Brexit: EU negotiator Barnier firm on citizens’ rights


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The EU’s top Brexit negotiator has said there are quietly major differences between the EU and UK on the rights of EU citizens living in Britain.

«The British inclination does not allow those persons concerned to continue to live their glows as they do today,» Michel Barnier said.

Mr Barnier said the European Court of Neutrality (ECJ) must have jurisdiction to guarantee citizens’ rights.

He also ventured it was essential that the UK recognise its financial obligations.

If Britain did not accept it had some pecuniary obligations, there would be no basis to discuss other issues, he suggested.

Ahead of the second round of talks next week, Mr Barnier suggested the EU had made its stance on the issues clear and was waiting on Britain to do the same.

«Our conspire is ready,» he said. » I’m ready. I’m very prepared and willing to expand on this very quickly — night and day, the weekend.»

«We want EU citizens in Britain to pull someones leg the same rights as British citizens who live in the EU,» he told a news colloquium.

That would require the ECJ to be the «ultimate guarantor» of those rights, he thought, because Britain could simply change its laws later, fashioning uncertainty.

UK law also imposes restrictions in areas such as reuniting children across borders, he said — something which was not applied to UK citizens residing in Spain, for example.

Analysis: Charm and menace

Adam Fleming, BBC Newscast, Brussels

Michel Barnier’s message to the UK was: it’s time to get a move on, to provide more comprehensibility about the British position on a range of issues.

«As soon as possible,» was his entreat, with the EU’s chief negotiator joking that he was willing to work over the weekend and on Friday, which is a bank fete in his native France.

The biggest sticking point appears to be the EU’s insistence that Britain mediate take up residences its outstanding financial obligations. Asked about Boris Johnson’s urging on Tuesday that the EU could «go whistle», he joked that the only firm he could hear was a clock ticking.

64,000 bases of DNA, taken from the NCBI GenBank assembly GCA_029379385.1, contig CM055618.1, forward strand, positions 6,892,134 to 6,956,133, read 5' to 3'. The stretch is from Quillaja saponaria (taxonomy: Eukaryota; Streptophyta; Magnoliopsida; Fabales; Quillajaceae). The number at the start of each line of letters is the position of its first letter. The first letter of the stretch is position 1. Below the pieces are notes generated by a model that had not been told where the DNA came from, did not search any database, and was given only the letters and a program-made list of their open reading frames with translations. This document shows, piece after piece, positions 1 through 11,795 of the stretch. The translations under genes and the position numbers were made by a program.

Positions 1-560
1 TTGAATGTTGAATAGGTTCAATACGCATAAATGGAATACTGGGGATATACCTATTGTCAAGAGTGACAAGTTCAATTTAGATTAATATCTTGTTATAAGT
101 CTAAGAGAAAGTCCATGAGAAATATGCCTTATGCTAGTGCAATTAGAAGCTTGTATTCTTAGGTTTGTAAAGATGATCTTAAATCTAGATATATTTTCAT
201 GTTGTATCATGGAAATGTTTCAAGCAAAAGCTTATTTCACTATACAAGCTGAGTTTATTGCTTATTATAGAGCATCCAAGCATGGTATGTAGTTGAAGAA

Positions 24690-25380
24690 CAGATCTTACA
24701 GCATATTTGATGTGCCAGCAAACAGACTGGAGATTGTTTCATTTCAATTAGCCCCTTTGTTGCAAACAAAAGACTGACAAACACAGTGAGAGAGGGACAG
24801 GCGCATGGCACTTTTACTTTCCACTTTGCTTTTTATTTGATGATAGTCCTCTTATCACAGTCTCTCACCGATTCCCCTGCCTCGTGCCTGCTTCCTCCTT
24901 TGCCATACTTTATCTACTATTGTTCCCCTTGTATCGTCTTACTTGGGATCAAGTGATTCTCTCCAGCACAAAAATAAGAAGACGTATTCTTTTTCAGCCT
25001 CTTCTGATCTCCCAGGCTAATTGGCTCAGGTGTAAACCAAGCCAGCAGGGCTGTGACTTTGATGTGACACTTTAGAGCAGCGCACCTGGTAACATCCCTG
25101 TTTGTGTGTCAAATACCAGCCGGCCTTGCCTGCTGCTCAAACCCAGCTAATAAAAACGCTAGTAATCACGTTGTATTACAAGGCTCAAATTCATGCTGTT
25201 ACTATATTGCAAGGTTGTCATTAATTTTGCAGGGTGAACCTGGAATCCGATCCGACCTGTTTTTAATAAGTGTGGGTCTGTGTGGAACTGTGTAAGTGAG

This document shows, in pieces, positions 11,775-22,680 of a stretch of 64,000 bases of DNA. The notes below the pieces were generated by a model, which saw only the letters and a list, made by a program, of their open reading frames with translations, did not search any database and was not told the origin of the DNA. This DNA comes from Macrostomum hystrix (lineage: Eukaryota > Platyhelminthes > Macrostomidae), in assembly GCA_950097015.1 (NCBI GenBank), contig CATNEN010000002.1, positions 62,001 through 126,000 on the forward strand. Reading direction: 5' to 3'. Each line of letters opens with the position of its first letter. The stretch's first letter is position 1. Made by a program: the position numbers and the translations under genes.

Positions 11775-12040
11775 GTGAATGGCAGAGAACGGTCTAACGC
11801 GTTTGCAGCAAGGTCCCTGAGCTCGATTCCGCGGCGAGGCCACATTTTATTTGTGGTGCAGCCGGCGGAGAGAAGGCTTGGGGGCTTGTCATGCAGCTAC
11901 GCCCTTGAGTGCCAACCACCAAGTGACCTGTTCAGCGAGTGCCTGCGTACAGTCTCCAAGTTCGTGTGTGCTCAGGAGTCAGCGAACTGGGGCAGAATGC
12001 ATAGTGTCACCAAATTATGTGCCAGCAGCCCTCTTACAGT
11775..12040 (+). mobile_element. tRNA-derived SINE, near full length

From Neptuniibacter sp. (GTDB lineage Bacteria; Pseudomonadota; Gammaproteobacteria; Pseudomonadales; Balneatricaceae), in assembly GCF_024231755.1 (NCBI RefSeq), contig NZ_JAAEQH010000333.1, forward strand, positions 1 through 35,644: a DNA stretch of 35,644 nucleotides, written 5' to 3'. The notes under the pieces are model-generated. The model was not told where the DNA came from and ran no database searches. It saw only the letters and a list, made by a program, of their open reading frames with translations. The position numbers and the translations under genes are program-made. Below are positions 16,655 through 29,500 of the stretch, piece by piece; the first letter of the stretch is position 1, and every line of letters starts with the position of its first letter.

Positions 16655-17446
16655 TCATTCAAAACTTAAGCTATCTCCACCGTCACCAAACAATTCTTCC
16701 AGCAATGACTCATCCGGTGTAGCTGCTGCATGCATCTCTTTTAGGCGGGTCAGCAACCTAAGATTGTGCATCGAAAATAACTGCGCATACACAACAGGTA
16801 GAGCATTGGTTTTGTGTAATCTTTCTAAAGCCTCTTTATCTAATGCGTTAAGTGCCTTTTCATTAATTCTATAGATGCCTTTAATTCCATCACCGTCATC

There was copious evidence of the Barnier delight — but he was happy to turn on the menace, repeating several times that the UK hand down have to face the «consequences» of its choice to depart the EU.

Trying to sound exceedingly reasonable, he denied that his demand for a financial payment was a «ransom» or a «caning.»

Mr Barnier also said that those rights — along with the «break-up payment» and border issues — must be dealt with before tomorrows UK-EU trade could be discussed.

The financial payment the EU says purpose be owed to cover the UK’s commitments is also a key point for Mr Barnier. Estimates prepare put the amount at anywhere from €60bn to €100bn (£53-89bn).

Asked far UK Foreign Secretary Boris Johnson’s comment that the EU could «go whistle» over the require, Mr Barnier replied: «I’m not hearing any whistling. Just the clock ticking.»

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He denied that the EU was holding the UK sway to ransom, and said it was simply a matter of «trust».

«It is not an exit bill, it is not a ransom — we won’t ask for anything else than what the UK has send away to as a member,» he said.

Mr Barnier also announced he would meet other key assembly-women on Thursday who were not part of Theresa May’s government — including opposition commander Jeremy Corbyn, representatives from the House of Lords, and the first missionaries of Scotland and Wales.

«I have always made clear that I command listen to different points on view in the British debate,» he said.

«Of process, I will only negotiate with the UK government,» he added.

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